Protests planned at Trump AIPAC appearance

Both religious and lay leaders will mobilize thousands of attendees to stage a silent walkout before Trump’s speech, and hold an independent session on human rights and dignity outside the venue.

US Republican presidential candidate Donald Trump  (photo credit: REUTERS)
US Republican presidential candidate Donald Trump
(photo credit: REUTERS)
A group claiming to represent a coalition of grassroots Jewish community leaders has announced its intention to protest at next week’s AIPAC policy conference over the inclusion of Republican front-runner Donald Trump.
The protest organization, which calls itself Come Together Against Hate and claims to represent a variety of rabbis, cantors and Jewish leaders, announced that it intends to mobilize thousands of attendees to both stage a silent walkout before Trump’s speech and hold an independent session on human rights and dignity outside of the venue used by the pro-Israel lobbying group.
In a press release, organization founders Rabbis David Paskin and Jesse Olitzky stated that they plan on distributing thousands of stickers and flyers at the event denouncing “the bigotry, racism, xenophobia, and misogyny expressed by Mr. Trump, and violence promoted by him” in order to prevent “his hateful message [from] becom[ing] a part of the AIPAC Policy Conference.”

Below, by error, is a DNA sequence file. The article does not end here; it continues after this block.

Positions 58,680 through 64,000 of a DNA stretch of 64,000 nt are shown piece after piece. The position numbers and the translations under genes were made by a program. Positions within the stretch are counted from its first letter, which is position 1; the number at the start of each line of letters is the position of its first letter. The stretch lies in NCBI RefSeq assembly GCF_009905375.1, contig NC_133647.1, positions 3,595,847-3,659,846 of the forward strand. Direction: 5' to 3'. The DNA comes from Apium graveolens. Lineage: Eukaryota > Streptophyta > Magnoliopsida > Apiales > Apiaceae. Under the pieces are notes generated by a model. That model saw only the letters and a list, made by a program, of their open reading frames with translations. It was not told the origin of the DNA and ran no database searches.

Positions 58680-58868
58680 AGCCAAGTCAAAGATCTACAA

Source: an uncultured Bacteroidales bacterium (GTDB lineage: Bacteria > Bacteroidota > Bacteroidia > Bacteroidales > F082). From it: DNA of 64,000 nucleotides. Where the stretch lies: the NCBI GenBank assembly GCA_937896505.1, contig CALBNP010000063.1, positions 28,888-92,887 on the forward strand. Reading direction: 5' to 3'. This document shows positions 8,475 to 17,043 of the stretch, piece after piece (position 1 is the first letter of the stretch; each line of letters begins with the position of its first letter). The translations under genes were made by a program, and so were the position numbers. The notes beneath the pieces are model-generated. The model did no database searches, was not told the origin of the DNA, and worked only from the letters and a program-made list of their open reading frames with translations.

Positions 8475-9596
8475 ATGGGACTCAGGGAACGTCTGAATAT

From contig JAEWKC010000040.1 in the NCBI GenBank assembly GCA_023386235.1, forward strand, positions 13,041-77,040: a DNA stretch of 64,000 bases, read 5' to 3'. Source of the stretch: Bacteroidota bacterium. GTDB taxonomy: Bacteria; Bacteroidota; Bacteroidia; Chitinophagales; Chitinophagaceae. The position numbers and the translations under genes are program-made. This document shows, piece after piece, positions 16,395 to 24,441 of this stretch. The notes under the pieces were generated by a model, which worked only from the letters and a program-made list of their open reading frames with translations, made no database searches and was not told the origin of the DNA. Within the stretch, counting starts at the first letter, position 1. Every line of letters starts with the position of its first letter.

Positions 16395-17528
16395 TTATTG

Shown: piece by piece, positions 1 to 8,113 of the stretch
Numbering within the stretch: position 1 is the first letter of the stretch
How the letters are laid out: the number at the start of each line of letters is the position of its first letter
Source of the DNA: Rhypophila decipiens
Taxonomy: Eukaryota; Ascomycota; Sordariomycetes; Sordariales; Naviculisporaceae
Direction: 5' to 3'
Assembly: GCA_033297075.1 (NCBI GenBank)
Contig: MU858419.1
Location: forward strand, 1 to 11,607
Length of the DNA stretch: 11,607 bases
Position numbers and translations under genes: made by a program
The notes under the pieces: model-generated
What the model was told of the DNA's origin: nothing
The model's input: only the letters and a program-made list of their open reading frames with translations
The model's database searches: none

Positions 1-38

Eschewing the loud confrontations that have dogged many of Trump’s campaign events and stating that they appreciate AIPAC’s “commitment to bipartisanship,” the pair stated that they were “committed to saying that Donald Trump does not speak for us or represent us, and his values are not AIPAC’s values.”
Speaking to The Jerusalem Post on Thursday, Paskin – who heads Temple Beth David in Palm Beach, Florida – said that while there are many people with whom he disagrees on issues of policy, “this is about the unique and scary rhetoric and tactics that Donald Trump is using to intimidate, suppress and otherwise tear apart the values that are fundamental to America, our political system and to Judaism.”
“We will have thousands of people with us at AIPAC who will be involved in our protest,” he said.
Despite popularity among many in the hassidic community, the fiery real estate mogul’s rhetoric and positions have become a cause for concern among some Jewish organizations, with Ameinu, the Reform Movement and the Anti-Defamation League speaking out against him.
In a recent statement, Ameinu, a progressive Zionist organization, called upon the AIPAC National Council and the participants in the upcoming gathering to “raise a collective voice of Jewish outrage and make an unequivocal denunciation of Donald Trump’s bigotry.”
Last week, shortly after AIPAC – which invited all of the major candidates – announced Trump’s participation, the heads of the Reform Movement and its Central Conference of American Rabbis denounced his “naked appeals to bigotry” and leveled accusations that he had “encourage[d] violence at his campaign events.”
The Reform heads were not the first Jewish leaders to speak out against Trump. Late last month a senior leader of the Conservative Movement, in a personal statement unconnected to his organization, accused the candidate of “using racism and fear mongering” and blasted him for declining to condemn the Klu Klux Klan.